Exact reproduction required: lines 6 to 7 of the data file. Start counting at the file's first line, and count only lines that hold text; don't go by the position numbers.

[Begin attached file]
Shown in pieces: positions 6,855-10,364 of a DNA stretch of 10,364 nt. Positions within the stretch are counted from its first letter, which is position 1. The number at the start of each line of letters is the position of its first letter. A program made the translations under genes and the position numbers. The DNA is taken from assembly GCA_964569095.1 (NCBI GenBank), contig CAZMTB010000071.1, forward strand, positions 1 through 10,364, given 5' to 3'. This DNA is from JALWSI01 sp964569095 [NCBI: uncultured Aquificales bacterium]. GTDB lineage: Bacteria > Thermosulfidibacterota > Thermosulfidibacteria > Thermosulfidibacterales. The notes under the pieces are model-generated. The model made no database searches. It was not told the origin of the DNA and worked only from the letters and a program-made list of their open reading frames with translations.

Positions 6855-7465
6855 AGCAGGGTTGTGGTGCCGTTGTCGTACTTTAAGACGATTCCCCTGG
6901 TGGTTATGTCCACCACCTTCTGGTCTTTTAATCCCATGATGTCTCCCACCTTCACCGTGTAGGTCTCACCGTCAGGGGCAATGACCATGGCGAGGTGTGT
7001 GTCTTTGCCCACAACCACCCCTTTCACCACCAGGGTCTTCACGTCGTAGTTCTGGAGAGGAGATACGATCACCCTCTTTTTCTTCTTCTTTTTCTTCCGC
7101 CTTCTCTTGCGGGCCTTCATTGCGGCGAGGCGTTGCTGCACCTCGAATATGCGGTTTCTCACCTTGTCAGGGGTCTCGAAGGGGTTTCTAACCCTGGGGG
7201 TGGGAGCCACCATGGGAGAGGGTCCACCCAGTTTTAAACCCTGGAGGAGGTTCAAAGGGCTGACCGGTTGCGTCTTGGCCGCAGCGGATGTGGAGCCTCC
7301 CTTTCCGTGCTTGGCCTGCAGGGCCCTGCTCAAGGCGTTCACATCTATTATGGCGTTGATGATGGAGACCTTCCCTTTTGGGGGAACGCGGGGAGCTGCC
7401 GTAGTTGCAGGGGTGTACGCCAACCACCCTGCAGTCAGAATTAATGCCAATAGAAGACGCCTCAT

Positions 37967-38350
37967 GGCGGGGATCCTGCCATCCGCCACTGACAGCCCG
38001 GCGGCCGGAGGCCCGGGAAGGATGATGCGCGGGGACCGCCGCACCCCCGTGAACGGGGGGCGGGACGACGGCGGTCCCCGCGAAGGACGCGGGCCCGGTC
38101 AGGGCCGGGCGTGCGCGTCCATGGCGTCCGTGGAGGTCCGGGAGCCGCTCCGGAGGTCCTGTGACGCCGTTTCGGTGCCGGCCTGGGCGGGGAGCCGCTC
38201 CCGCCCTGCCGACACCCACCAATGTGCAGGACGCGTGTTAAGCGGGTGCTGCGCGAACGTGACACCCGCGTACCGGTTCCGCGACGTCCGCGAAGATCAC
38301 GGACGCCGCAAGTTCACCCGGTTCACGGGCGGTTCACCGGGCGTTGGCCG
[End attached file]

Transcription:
7101 CTTCTCTTGCGGGCCTTCATTGCGGCGAGGCGTTGCTGCACCTCGAATATGCGGTTTCTCACCTTGTCAGGGGTCTCGAAGGGGTTTCTAACCCTGGGGG
7201 TGGGAGCCACCATGGGAGAGGGTCCACCCAGTTTTAAACCCTGGAGGAGGTTCAAAGGGCTGACCGGTTGCGTCTTGGCCGCAGCGGATGTGGAGCCTCC